Thursday, April 14, 2011

Another Indian takes over as CEO of a large global corporation. Why Indians CEOs are becoming popular worldwide.....

It was reported today that Rakesh Kapoor would take over as Global CEO of Reckitt Benckiser (some $14 billion in size) in a few months time. He is one more CEO of Indian descent after Vikram Pandit, Indra Nooyi, Vindi and Ajay Banga, Sara Mathews and so many more who have reached the absolute pinnacle of the corporate world. Today it’s difficult to even list all of them down. Begs the question: Why are so many Indian managers succeeding globally?

There are several reasons for this. One is obviously the shift in the global economic order towards the developing countries; especially the BRICS (Brazil, Russia, India, China, South Africa) countries. The skill-sets required in running Ops in these countries are totally different from those required in running businesses in the developed world. Even 15 years back, nearly 80% of global consumption took place in the US and Western Europe. In a time like that, it was obvious that you needed managers who understood that environment. Hence the Americans and Europeans dominated the world scene. Today, when global consumption is shifting towards the BRICS nations, it is obvious that the skill sets required are going to be available with managers in this region.

But what skill sets are we really talking about here? In my mind, there are 2-3 strong skill sets that Indians have that is driving their career success:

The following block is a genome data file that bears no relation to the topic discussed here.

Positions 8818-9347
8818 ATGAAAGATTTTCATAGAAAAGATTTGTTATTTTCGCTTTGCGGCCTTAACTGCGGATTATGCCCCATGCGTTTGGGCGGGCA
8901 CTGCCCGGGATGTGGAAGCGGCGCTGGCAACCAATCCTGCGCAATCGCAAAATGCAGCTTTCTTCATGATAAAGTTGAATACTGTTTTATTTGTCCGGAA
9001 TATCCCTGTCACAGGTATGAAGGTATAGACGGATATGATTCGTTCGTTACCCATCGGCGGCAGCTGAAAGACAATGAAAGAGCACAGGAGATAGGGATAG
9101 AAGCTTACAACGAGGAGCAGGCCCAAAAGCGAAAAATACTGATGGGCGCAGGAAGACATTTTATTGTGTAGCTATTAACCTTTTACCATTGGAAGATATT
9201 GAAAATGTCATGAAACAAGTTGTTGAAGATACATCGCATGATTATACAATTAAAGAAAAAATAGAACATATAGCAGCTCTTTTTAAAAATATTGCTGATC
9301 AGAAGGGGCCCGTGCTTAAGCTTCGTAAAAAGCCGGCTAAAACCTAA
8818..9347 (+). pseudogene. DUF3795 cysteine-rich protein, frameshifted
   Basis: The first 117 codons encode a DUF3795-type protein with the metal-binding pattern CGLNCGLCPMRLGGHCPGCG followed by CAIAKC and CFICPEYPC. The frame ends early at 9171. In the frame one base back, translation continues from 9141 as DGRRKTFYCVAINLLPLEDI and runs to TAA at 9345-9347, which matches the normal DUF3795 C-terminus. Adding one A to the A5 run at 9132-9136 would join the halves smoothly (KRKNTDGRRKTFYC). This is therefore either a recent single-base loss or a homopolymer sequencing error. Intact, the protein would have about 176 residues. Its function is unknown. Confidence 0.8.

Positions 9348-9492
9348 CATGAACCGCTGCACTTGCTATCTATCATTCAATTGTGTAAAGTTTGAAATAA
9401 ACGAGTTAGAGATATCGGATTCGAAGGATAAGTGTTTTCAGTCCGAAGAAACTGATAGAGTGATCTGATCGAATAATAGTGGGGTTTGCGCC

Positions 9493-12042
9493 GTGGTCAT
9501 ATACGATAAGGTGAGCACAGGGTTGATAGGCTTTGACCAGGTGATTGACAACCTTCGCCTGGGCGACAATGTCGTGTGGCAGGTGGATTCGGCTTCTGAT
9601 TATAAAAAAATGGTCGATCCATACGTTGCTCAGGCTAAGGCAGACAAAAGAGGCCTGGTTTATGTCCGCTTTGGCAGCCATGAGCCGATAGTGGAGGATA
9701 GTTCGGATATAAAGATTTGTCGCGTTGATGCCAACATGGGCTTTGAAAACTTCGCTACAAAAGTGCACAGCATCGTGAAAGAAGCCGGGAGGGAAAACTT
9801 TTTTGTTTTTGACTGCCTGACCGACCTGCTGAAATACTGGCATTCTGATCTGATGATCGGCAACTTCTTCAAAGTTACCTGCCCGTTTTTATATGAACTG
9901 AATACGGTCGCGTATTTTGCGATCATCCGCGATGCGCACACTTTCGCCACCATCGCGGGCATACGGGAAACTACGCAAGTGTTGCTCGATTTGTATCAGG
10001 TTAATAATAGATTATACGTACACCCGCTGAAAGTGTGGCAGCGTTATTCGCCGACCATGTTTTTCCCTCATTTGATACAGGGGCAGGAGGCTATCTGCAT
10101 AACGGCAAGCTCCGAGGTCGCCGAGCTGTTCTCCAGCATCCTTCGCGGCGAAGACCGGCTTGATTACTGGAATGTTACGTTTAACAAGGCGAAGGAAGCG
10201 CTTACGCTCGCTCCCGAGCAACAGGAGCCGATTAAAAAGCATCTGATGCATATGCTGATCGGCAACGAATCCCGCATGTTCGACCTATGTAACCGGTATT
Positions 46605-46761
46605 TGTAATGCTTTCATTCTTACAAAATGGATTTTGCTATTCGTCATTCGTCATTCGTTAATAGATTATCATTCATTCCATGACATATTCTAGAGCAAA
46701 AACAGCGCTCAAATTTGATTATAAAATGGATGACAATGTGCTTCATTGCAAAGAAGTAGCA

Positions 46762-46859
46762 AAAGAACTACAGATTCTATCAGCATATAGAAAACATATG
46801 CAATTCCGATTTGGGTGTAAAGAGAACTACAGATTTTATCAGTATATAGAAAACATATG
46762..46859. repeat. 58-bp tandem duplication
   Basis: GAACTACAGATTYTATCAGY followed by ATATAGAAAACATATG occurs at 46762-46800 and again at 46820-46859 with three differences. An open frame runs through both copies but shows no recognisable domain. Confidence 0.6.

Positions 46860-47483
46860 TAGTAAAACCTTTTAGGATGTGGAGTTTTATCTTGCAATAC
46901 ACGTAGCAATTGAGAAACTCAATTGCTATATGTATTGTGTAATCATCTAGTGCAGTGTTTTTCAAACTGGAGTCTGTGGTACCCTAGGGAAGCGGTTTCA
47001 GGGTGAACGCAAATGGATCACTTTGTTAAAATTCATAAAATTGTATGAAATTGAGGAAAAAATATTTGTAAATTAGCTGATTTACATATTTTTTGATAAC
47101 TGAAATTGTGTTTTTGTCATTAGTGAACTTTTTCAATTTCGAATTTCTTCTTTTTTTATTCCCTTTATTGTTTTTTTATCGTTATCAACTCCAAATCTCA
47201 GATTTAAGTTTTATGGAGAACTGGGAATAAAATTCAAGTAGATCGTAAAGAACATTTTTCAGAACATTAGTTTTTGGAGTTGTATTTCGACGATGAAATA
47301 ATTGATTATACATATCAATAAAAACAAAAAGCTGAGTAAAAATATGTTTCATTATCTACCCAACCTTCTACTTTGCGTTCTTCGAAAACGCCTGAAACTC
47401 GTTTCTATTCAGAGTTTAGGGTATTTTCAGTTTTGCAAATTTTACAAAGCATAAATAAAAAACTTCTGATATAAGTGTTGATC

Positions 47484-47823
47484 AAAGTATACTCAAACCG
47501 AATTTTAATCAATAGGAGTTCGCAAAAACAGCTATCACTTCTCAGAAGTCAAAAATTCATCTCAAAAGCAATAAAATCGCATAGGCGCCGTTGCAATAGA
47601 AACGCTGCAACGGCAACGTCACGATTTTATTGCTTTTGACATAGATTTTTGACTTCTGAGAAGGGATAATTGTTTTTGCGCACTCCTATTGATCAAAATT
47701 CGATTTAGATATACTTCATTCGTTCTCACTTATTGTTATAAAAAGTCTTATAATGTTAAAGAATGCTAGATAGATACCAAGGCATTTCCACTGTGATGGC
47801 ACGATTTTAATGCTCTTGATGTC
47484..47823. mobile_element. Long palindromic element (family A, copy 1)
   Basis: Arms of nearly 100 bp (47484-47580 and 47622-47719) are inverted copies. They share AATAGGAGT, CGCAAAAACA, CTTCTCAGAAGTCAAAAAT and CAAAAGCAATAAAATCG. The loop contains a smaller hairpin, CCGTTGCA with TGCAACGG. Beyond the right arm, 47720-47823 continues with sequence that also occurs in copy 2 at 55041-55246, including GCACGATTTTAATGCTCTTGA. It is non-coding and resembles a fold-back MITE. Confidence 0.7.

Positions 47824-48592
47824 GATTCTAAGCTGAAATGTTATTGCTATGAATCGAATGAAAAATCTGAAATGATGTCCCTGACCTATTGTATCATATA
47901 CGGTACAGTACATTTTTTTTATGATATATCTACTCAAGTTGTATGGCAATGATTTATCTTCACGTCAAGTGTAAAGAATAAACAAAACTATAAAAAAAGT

1)      Sensitivity to pricing: Indians have been raised in an environment where every rupee counts. I remember when I used to work in Frito Lay nearly 15 years back.....the pack of Ruffles (now Lays) was priced at Rs 10. Isn’t it amazing that even today, it’s priced at Rs 10! Of course, the quantity of chips contained in a pack has reduced from 50 gms to some 35 gms now. But what’s important in India is the absolute price point (the money that you shell out), not the quantity of benefits contained. Take another example. I used to work in Revlon till 10 years back and we used to sell the global hot-selling Revlon Nail Enamel in India. It was priced at Rs 90 a pack ($2) and the American parent company thought we were pricing it too low. It sold globally for $4.5. They could never understand why we couldn’t sell much more than we actually did. Revlon had a premium imagery but people simply could not afford to pay that much to buy that “luxury”. The big daddy in this business in India was Lakme which was pricing its product at Rs 35 or so (<1$). In an environment like this, it was tough going for Revlon.....till the time it launched a “mini pack”......half the volume; nearly 40% lower price; and guaranteed 100% premiumness of a global brand! This pack worked wonders. Sales of Revlon Nail Enamel packs went up from some 200K units a year to a couple of million units a year! In fact, I am told that this India-designed pack has now been taken to several other developing countries around the world. Or take the sachet American cannot even start to understand this concept. It’s not like Americans are not price sensitive. They are; but their price sensitivity is of a very different nature. They compare on a price/ml basis.....and are willing to buy large pack sizes if that brings the price/ml down. The biggest selling shampoo unit in the US is the 1 litre pack if I remember right. Almost everything that sells in a discount store is in large or extra large size! At that size, the price/ml is the lowest.....the American does not mind the absolute price point being higher (he can afford it); he wants the price/ml to be low! In India on the other hand, the absolute price point is important; even if the price/ml is higher (the sachet costs more on a price/ml basis than even a 100 ml bottle of shampoo)! Growing up in such a competitive becoming increasingly relevant as the global consumption shifts towards price sensitive developing countries around the world. This is one of the strongest learnings that an Indian upbringing gives you!